Restore an AlloyDB Omni cluster using pgBackRest

This page shows you how to restore an AlloyDB Omni cluster using a backup created with pgBackRest, the open-source backup solution included with the AlloyDB Omni Docker container.

Because AlloyDB Omni is compatible with PostgreSQL, the data-restoration commands and techniques described by the pgBackRest manual apply to AlloyDB Omni as well. This page demonstrates a selection of common recovery tasks, with examples of relevant commands.

For more information about configuring pgBackRest to work with AlloyDB Omni, see Set up pgBackRest for AlloyDB Omni.

See Back up and restore in Kubernetes for Kubernetes-based information.

Before you begin

Before configuring AlloyDB Omni to work with pgBackrest, you need to have AlloyDB Omni installed and running on a server that you control.

  • A target database server, running the same major version of AlloyDB Omni as the backup you want to restore. For more information about installing AlloyDB Omni, see Install AlloyDB Omni.

  • A pgBackRest backup repository containing at least one backup of the source AlloyDB Omni database.

  • Enough free disk space on the target server to hold the restored database.


To perform an AlloyDB Omni restore using pgBackRest, run the pgbackrest restore command. The parameters that you provide the command vary depending upon your situation.

In general, you run the pgbackrest restore command with flags that provide the following information:

  • The location of your pgbackrest.conf file.
  • The name of pgBackRest backup repository that you want to restore to. These repositories are named and defined in the pgbackrest.conf file.
  • The location on the local file system to write the restored data to.
  • An identifier of the particular backup or point in time that you want to restore from.

When running the containerized pgbackrest restore commands, remember to use file system paths from the container's point of view. For example, the path to your AlloyDB Omni data directory is always /var/lib/postgresql/data, no matter its location on your host server. For more information, see A note about file system paths.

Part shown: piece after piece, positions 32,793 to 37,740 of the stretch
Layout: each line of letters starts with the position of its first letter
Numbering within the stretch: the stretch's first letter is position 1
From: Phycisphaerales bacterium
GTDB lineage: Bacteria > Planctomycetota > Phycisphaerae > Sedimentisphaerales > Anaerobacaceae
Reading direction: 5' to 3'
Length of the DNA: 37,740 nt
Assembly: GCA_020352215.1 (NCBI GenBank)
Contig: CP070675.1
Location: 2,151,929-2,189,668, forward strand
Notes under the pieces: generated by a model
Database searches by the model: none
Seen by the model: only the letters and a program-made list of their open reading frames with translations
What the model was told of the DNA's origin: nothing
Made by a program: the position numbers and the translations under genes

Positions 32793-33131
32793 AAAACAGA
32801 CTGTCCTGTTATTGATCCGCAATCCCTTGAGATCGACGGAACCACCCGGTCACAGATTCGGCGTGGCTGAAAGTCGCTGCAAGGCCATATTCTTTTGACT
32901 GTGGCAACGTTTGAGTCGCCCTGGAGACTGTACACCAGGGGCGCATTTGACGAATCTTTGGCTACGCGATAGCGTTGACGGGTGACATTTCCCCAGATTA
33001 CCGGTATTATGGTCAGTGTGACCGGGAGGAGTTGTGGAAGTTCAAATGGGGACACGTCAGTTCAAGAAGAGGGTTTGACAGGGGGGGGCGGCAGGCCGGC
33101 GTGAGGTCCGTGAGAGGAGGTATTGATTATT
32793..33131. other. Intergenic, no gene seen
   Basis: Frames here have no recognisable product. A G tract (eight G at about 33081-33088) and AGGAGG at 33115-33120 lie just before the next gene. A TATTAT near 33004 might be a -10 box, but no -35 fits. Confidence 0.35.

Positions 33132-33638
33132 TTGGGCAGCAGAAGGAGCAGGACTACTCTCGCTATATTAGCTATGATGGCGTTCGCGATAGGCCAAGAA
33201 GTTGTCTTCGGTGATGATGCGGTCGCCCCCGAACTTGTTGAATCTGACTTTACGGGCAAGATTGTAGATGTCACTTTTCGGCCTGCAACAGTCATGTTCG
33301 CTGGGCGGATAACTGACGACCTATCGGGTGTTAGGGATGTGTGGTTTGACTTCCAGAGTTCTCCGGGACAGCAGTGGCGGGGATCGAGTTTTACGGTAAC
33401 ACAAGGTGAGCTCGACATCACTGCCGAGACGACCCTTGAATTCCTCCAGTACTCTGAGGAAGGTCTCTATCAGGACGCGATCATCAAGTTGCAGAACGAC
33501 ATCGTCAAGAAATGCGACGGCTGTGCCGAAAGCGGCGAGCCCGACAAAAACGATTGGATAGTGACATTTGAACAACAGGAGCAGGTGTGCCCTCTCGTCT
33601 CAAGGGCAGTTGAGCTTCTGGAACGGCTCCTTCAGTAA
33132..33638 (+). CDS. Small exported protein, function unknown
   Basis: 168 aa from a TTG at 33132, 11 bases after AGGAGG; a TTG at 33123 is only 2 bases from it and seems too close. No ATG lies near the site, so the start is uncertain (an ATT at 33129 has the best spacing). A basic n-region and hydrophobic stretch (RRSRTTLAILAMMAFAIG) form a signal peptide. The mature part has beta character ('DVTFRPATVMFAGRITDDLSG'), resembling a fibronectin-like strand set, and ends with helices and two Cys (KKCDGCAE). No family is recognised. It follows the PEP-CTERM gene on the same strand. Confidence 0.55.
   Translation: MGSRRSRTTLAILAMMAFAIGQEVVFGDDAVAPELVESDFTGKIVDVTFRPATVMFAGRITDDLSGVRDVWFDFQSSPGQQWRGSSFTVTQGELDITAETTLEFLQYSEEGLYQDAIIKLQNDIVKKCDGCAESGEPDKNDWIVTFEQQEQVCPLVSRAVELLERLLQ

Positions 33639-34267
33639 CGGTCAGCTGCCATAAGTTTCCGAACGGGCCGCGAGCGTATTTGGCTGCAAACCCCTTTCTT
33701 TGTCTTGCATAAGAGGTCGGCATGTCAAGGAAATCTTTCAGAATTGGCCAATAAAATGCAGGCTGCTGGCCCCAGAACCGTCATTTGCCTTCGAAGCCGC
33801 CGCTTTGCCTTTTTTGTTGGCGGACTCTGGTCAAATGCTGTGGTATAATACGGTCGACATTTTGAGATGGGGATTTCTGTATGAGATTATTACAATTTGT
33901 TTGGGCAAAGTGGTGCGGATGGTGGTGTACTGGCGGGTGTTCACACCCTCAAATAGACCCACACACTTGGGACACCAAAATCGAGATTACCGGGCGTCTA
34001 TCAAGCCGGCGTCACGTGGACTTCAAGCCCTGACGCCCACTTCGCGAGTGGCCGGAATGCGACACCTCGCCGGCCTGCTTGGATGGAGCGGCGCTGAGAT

Perform a point-in-time restore

This example restores data from a pgBackRest repository, naming a particular point in time to restore to. If you have defined multiple repositories in the target environment's pgbackrest.conf file, then pgBackRest chooses the repository to restore from based on availability, expected speed, and other factors.

The example assumes the following:

  • You have a pgbackrest.conf file located at the top level of your target AlloyDB Omni data directory. This makes the file available to the containerized pgbackrest as /var/lib/postgresql/data.

  • You have enabled continuous backups with your pgBackRest configuration.

  1. In the target environment, perform a PITR restore, specifying a timestamp to restore to:

    docker exec CONTAINER_NAME pgbackrest \
      --config-path=/var/lib/postgresql/data \
      --stanza=STANZA \
      --type=time \
      --pg1-path=/var/lib/postgresql/data/data-RESTORED \
      --target="TIMESTAMP" \

    Replace the following:

    • CONTAINER_NAME: the name that you assigned to the AlloyDB Omni container when you installed it—for example, my-omni.

    • STANZA: the configuration stanza, defined by the pgbackrest.conf file, to apply to this restore—for example, omni.

    • TIMESTAMP: the time to restore to—for example, 2024-02-22 19:50:00.

  2. On the target environment, stop the container using the following command:

    docker container stop CONTAINER_NAME
  3. Rename the data subdirectory of your data directory, as a safety precaution:

    cd DATA_DIR
    sudo mv data data-OLD

    Replace DATA_DIR with the file system path to your AlloyDB Omni data directory.

  4. Move the restored data into place, and clean up

    sudo mv data-RESTORED data
    sudo sed -i 's|data-RESTORED|data|' data/
  5. Start the AlloyDB Omni container with the database server:

    docker container start CONTAINER_NAME

You can now connect to your database using psql and confirm that the data has been restored as you expect. If so, you can delete the data-OLD copy of the data subdirectory that you created earlier.

For more information about PITR in pgBackRest, see Point-in-Time Recovery. For more information about preparing a pgbackrest.conf file for use with AlloyDB Omni, see Set up pgBackRest for AlloyDB Omni.

Other options

The pgbackrest restore command is very flexible, with an array of options and features that you can control through passing in different command-line options. These include the following:

  • Limiting a restore only to changed files.
  • Restoring only selected databases.

For a complete guide to performing restores in pgBackRest, see Restore.